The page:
Landscape scale flooding in the Great Slave Lake Plain
Principal Investigator: Armstrong, Terry (8)
Licence Number: 15193
Organization: GNWT, Environment & Natural Resources
Licenced Year(s): 2014 2013 2012 2011 2010
Issued: Jan 31, 2013

Objective(s): To examine change in lake area in this ecoregion, to assess amount of meadow habitat lost to rising water levels in core bison range, to investigate whether recent changes are part of a longer-term cycle and evaluate the causes of this change, to determine a way to document and integrate local and traditional knowledge of physical and biological habitat changes and how those changes are related to land use and wildlife populations, and to determine if flooding has caused an increase in mercury levels in local waters.

Project Description: The objectives of this project are to draw together multiple sources of information so that the research team may (1) examine change in lake area in this ecoregion, (2) assess amount of meadow habitat lost to rising water levels in core bison range, (3) investigate whether recent changes are part of a longer-term cycle and evaluate the causes of this change, (4) determine a way to document and integrate local and traditional knowledge of physical and biological habitat changes and how those changes are related to land use and wildlife populations, and (5) determine if flooding has caused an increase in mercury levels in local waters.

Objective 1 has been largely accomplished in 2011 by examining historical Landsat satellite from the 1980’s to the present and digitizing historical aerial photographs from the 1950’s to the 1970’s, then calculating changes in lake area from those data. Objective 2 will be accomplished by an analysis of recent Landsat imagery to determine habitat changes over time. Objective 3 will be accomplished by first examining existing climate records from the region. These records will provide a snapshot of how climate has changed over the past 50 years or so. The research team will also collect tree cores from spruce/larch/jack pine trees in this region. It is expected that the team will be able to locate and sample trees at least 100 years old and perhaps as much as 200 years. The growth of the trees will be compared to climate data from the region to determine a potential climatic control on tree growth (e.g., early summer precipitation like the research team had found in the Yellowknife region). After determining the climatic controls, the research team will use those relations to reconstruct the climatic parameter back in time allowing the team to place recent climate trends in a much longer perspective. It will also allow the team to examine the data for long-term trends and possible cycles related to climate in this region that could be driving some of the observed water level changes. For objective 5, the research team proposes to sample lake sediment cores from five lakes that expanded recently and compare those to cores from five lakes that have not expanded in recent years. Lake sediments are an archive of historical lake levels and past lake conditions (the field of paleolimnology) including mercury levels. Sediment cores can be analysed to examine mercury levels in the past.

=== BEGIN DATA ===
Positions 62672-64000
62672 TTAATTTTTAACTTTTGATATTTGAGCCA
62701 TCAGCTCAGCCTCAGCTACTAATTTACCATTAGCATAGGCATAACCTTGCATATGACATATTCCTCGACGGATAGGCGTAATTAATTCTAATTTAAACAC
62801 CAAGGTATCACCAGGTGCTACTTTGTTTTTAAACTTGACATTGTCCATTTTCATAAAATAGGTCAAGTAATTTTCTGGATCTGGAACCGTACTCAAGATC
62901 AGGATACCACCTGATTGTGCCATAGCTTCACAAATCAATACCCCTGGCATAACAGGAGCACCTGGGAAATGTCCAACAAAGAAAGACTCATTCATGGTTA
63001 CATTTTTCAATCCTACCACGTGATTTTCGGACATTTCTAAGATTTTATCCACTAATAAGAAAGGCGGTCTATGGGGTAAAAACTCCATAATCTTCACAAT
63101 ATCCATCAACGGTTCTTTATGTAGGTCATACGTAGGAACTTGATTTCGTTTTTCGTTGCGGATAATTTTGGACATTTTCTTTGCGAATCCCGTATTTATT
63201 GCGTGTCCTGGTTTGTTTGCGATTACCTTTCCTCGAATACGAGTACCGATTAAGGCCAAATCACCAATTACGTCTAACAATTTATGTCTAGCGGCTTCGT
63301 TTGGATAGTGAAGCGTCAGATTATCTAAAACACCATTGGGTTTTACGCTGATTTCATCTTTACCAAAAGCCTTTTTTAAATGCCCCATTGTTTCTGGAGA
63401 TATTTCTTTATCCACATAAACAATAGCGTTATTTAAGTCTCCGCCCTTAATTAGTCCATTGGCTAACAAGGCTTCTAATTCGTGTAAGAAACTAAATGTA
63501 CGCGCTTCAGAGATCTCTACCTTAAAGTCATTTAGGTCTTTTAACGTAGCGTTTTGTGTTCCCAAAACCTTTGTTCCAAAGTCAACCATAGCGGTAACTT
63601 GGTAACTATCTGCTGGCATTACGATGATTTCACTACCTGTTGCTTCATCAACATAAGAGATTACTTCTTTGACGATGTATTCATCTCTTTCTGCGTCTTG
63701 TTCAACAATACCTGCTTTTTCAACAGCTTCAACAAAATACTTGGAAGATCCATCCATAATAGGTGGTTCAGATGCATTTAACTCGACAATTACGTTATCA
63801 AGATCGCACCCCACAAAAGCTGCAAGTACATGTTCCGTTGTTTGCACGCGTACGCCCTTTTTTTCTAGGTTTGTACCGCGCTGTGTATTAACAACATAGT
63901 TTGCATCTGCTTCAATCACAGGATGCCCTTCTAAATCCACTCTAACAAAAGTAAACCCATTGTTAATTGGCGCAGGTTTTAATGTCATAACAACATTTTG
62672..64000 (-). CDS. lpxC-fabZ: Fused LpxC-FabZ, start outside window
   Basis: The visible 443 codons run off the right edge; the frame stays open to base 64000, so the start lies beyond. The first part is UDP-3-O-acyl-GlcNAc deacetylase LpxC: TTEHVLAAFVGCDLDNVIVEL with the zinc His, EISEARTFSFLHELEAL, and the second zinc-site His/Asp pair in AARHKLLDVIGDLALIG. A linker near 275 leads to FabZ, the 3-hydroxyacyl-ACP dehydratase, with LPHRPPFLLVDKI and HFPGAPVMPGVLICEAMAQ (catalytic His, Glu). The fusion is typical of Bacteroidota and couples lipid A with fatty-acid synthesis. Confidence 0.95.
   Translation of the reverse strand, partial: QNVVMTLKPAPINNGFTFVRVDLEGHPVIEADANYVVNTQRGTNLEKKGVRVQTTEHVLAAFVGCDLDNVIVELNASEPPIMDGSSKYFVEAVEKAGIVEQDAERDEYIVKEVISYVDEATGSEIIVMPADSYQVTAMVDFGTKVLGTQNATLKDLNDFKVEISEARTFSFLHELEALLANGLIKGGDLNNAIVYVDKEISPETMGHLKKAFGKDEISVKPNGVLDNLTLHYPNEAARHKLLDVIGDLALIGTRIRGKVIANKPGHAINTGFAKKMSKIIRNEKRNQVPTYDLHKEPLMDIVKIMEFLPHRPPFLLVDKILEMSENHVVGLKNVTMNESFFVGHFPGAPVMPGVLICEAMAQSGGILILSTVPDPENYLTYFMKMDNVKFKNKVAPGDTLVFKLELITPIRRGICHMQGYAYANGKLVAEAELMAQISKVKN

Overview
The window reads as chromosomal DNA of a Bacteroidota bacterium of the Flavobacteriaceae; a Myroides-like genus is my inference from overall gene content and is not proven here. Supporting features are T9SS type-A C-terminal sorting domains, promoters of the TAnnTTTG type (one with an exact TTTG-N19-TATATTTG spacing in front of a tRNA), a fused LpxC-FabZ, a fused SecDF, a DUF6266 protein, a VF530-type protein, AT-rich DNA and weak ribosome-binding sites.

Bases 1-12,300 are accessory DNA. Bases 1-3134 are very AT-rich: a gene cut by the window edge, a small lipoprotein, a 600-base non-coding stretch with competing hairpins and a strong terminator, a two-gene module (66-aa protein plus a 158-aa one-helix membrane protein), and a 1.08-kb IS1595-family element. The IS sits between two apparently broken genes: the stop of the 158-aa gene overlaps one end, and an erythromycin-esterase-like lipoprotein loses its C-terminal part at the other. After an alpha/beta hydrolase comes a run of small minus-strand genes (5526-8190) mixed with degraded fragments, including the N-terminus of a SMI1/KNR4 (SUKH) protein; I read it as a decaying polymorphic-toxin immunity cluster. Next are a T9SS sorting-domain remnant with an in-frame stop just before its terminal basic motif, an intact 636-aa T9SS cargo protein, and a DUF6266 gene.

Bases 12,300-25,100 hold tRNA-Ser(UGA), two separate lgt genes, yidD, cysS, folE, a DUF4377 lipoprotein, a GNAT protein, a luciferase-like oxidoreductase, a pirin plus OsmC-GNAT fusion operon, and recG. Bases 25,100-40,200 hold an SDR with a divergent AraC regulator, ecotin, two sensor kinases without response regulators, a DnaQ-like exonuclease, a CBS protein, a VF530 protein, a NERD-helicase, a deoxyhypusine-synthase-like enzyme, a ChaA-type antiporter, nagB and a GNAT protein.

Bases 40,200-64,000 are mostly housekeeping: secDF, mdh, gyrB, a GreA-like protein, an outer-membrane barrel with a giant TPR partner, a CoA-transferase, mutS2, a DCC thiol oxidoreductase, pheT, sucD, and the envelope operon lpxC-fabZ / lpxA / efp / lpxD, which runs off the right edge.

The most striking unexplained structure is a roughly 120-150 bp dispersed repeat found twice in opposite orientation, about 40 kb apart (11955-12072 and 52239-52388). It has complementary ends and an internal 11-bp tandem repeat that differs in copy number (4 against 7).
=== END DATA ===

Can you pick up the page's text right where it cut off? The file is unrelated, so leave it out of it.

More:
Advice and input on the project will be sought from the Fort Providence Resource Management Board and community members. The research team will seek direction on sampling locations as input from local knowledge holders on the history of water level changes in the study area. ENR will continue to lead the study this year but the research team will determine the community's interest in longer-term environmental monitoring, which could be led by the community.

A brief, plain language report on work done will be sent to the Fort Providence Resource Management Board, in March each year. The research team will also host a workshop in the community in March 2012, where research findings will be shared, including maps showing the results of objectives 1 and 2, and preliminary data from objective 3. Maps are key focal points and will help facilitate discussion within the community. It is also anticipated that one or more peer-reviewed publications will result from this study.

The fieldwork for this study will be conducted from February 11, 2013 to April 30, 2013.